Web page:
The clay for the plastic process should be thoroughly ground and pugged. The methods of doing this may be any of the methods in use that do not leave the clay in a flaky or laminated condition, but the preferable method is that of the dry and wet pan. The dry pan should have slotted screen plates, with slots of not over one-sixteenth inch in width, and if grit is used it should be ground with the clay. If more than one kind of clay is used they should be ground together. After leaving the dry pan, the clay and grit should be elevated to a screen, either of the revolving or shaking pattern, or the screen may be a fixed, inclined screen. The mesh should be No. 10 and screen made of No. 20 wire. This gives about a one-sixteenth-inch opening between the wires. The preferable screen will be found to be a six or eight-sided revolving screen, with clappers or beaters so arranged that each angle of the screen raises them and allows them to fall on the flat side. This will keep the meshes of the screen clear, and it will do good service. A regular wire screen is much cheaper and will give better service than a perforated steel screen. The tailings from screen should be carried directly back to the dry pan, so as to insure a constant uniform mixture.
The dust from grinding the clay will be a great annoyance and injury to the men and machinery unless some precautions are adopted to prevent its getting into the parts of the building where these are located. A very good plan is to inclose the dry pan, except where the clay is fed into it, and then locate, in the face of this inclosure, a large exhaust fan or disc fan. This will cause a strong draft inward at the feeding point, and will carry all dust into pan. Leaders may be brought from other dusty points, and the one fan made to exhaust the dust from them also. The dust that is expelled by the fan may be carried in a large tube to a convenient place and discharged into a room with muslin sides; or this room may have a very large and low wooden stack leading outdoors. In the first plan the muslin will clog with clay dust, and will not allow the air to pass through, causing some extra labor and annoyance. In the second plan some of the very finest of the dust will escape and be lost, but if the stack is large enough so there is very little draft in it there will be very little lost, and still less if shelves are placed in it occasionally so as to form eddies. The dust which is collected in this way is often found useful for special purposes.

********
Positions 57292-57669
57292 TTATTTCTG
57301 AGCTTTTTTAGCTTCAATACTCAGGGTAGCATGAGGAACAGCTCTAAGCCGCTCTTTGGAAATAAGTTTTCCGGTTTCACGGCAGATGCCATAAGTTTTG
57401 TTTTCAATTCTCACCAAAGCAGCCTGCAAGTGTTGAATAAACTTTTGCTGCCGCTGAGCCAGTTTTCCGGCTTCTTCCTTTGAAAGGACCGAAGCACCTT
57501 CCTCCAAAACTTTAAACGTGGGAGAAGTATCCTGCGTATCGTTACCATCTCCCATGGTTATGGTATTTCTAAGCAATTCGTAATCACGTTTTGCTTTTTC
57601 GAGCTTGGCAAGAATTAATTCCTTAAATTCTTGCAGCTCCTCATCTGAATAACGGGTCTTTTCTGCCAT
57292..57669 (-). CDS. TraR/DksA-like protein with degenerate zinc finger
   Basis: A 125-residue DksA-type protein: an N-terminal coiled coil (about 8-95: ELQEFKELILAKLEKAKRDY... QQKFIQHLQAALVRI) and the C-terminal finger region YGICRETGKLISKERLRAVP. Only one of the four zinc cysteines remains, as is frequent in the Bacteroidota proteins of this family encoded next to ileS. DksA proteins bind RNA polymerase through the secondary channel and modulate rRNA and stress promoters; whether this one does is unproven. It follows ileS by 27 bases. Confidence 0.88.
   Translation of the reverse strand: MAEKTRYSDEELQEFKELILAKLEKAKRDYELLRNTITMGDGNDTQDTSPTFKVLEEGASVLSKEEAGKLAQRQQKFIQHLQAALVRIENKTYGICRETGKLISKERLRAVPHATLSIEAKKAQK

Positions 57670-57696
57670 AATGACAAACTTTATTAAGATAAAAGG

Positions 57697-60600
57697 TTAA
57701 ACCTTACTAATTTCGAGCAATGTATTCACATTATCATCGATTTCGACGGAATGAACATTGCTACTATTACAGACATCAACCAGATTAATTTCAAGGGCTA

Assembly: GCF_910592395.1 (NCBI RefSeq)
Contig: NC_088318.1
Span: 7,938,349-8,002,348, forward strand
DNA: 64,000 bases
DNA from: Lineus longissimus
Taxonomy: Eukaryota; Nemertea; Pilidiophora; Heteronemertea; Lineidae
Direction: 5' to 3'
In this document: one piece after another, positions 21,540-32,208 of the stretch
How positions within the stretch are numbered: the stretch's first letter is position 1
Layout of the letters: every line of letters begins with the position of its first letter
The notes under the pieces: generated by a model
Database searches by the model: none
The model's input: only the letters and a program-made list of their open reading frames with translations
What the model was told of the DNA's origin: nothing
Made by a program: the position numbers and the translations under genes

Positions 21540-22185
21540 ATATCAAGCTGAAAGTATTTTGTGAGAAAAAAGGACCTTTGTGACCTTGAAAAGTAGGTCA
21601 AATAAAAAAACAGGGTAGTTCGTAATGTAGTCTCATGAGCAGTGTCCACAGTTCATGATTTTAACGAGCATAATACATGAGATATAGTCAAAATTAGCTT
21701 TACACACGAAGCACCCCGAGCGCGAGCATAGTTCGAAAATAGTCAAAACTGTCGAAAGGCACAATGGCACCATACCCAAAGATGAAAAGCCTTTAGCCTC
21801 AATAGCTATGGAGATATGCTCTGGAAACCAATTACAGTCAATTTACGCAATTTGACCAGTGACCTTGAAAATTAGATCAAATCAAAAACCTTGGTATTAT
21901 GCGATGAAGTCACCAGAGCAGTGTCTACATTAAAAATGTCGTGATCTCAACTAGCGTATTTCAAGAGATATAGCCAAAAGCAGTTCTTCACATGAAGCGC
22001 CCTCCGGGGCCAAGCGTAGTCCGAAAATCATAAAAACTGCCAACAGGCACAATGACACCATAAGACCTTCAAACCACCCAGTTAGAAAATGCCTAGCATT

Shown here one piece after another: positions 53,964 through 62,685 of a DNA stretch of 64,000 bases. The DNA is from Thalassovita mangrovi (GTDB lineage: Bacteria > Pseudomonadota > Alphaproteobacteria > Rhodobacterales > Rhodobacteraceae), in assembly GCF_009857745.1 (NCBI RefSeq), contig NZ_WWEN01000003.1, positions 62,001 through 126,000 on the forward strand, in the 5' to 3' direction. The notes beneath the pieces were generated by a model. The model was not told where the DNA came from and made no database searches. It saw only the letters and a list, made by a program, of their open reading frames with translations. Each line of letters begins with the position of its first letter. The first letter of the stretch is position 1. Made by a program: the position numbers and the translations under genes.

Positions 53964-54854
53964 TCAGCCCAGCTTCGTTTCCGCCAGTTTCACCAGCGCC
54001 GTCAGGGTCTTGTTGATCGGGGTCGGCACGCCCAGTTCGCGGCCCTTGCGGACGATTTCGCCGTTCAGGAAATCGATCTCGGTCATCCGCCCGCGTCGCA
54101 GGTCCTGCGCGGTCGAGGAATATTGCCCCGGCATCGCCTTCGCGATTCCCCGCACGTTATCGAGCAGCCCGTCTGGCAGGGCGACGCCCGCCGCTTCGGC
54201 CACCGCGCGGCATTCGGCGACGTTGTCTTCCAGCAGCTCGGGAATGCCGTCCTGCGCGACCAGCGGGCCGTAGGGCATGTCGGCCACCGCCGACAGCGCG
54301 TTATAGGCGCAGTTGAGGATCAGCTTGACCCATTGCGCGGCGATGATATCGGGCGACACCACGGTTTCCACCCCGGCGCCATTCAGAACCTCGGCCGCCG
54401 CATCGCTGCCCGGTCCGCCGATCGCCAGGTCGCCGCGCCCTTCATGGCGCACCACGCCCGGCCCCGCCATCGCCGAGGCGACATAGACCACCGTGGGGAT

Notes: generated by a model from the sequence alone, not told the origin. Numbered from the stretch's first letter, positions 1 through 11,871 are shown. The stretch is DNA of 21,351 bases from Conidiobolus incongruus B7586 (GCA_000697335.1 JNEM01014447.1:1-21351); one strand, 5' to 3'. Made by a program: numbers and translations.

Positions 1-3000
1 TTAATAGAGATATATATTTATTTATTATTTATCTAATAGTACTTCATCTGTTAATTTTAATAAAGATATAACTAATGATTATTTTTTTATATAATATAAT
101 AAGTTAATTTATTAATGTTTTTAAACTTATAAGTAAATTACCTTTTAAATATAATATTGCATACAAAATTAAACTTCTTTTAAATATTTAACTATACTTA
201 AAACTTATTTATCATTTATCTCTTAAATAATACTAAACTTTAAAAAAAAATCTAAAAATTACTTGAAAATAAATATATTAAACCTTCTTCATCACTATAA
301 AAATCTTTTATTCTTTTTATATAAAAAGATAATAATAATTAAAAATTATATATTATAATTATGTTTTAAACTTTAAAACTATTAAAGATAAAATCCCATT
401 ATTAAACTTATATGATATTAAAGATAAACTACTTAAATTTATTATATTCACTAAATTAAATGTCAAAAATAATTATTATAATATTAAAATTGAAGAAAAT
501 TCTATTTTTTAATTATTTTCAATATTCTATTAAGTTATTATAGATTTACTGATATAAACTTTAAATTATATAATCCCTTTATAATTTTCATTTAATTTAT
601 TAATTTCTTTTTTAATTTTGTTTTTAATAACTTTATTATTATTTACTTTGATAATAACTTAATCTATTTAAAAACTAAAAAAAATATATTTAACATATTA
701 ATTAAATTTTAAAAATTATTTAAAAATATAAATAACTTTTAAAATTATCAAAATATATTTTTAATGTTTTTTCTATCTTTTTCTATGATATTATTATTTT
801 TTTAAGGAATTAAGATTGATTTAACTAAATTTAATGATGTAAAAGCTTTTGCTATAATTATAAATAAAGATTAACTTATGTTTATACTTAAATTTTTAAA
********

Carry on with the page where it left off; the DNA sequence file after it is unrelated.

The wet pan is too well known to require description. The only caution I have to give is to obtain a mill with rather narrow-faced wheels. It is the best pugging device for clay out of which glazed material is to be made because it does not tend to laminate the clay, and is, at the same time, a thorough mixer. With a little experience the charges can be all brought to a uniform consistency. The next best device is a good pug mill, not one of the broad-bladed, sharp-angle, quick pug mills, but what might be called an old-fashioned mill, with not too wide blades, say four inches, and set at a very slight angle. The capacity of such a mill may seem small, compared with its size, and the possible extra power it may take, but it will be found to pay in the long run, or at least that has been the writer's experience; but of whatever pattern it may be, it must be a mill that does not laminate the clay that is being used, but must deliver a compact, solid stream, free from air and laminations.
In the wet pan a definite and fixed amount of clay and water can be mixed together every time, and a constant, uniform condition of pugged material be maintained. This is a very important element of success, and is the only true foundation upon which to erect any hope of uniformity in size of finished product
With the pug mill the same degree of certainty may be reached by using a soak pit This method, however, necessitates an extra handling of the clay and takes considerable room if the daily output is at all large. I have seen surprisingly uniform results from the use of a single pug mill, where a constant stream of dry, ground clay and a constant stream of water were admitted. This plan takes the entire attention of one man, and he must be a good one, but as the clay is entirely handled by machinery, it makes a very cheap method of pugging. A second pug mill fed by the first would give the man in charge of the pugging opportunity to correct any errors made in the first mill and would improve the clay.
The stiffness of the pugged clay will, of course, depend entirely upon the subsequent method of manufacture.